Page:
As a part of the recent LA Design Fest and dopium LA, Mori is located at the A+D Museum and will be a part of the exhibit for the next three months. Mori explores a bottom-up modular approach that enables both lateral and diagonal aggregation, forming functional adaptability, structural integrity and aesthetic appeal. Mori is one out of three installations designed and produced by OWIU Design.

The character Mori 森 comprises of 3 of the same characters, ki 木 stacked in a pyramid.

Alone, ki means wood, a strong, versatile and important material.

Combined, it forms mori 森, meaning forest, a vital ecosystem whose strengths depend on the synergy and collaboration amongst living things.

This is very much like our installation where wood is stacked up in a “pyramidal form” to form “a forest”

The more effective the collaboration between these separate habitats, the more robust the forest.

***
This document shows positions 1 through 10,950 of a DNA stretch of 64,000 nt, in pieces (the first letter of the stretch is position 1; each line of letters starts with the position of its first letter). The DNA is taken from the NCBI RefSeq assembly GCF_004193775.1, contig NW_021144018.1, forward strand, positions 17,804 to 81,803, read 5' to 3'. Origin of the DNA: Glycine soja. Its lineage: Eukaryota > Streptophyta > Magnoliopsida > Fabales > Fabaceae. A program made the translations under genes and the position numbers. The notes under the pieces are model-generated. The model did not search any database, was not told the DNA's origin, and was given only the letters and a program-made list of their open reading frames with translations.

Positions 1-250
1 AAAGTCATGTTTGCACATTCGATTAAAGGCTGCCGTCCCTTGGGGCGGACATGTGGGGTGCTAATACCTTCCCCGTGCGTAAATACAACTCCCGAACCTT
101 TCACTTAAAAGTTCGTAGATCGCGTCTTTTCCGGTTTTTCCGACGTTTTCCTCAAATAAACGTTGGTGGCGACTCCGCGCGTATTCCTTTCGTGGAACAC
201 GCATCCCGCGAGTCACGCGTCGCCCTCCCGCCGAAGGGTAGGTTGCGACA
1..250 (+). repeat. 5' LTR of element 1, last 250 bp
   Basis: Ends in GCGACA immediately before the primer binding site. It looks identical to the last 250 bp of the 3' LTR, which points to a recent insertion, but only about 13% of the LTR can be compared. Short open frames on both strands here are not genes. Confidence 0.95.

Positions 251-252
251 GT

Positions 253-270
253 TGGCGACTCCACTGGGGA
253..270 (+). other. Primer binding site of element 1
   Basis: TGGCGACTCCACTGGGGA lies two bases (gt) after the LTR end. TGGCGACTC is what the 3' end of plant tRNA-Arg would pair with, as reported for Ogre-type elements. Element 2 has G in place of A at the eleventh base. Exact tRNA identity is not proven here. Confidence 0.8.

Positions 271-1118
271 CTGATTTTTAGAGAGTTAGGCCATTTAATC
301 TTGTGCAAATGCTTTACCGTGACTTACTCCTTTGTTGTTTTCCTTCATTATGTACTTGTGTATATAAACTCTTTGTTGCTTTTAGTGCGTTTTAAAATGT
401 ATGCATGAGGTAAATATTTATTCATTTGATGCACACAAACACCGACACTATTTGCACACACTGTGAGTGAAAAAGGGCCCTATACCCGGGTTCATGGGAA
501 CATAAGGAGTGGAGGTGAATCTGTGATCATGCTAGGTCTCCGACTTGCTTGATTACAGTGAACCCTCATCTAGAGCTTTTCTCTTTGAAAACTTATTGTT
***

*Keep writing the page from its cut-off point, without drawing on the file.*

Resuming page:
Additionally, in the character mori森, 3 of the characters hito 人 are embedded, only visible if you’re looking closely.

人 hito means human. There is therefore a symbolic meaning in mori that emphasizes the importance of collaboration between people in a society in order to create a harmonious forest/ecosystem. The name 森, thus, is apt in outlining the goals and significance behind the project. This project cannot be achieved without the collaboration of multiple people coming together.

Like moku, the single module displays adaptability, structural integrity and aesthetic appeal. The module is adaptable. Akin to a cell, it’s a basic building block of a myriad of components. When combined with more of its kind, it creates functional and unique components. Individually, it possesses great strengths. When combined, its potency is multiplied.

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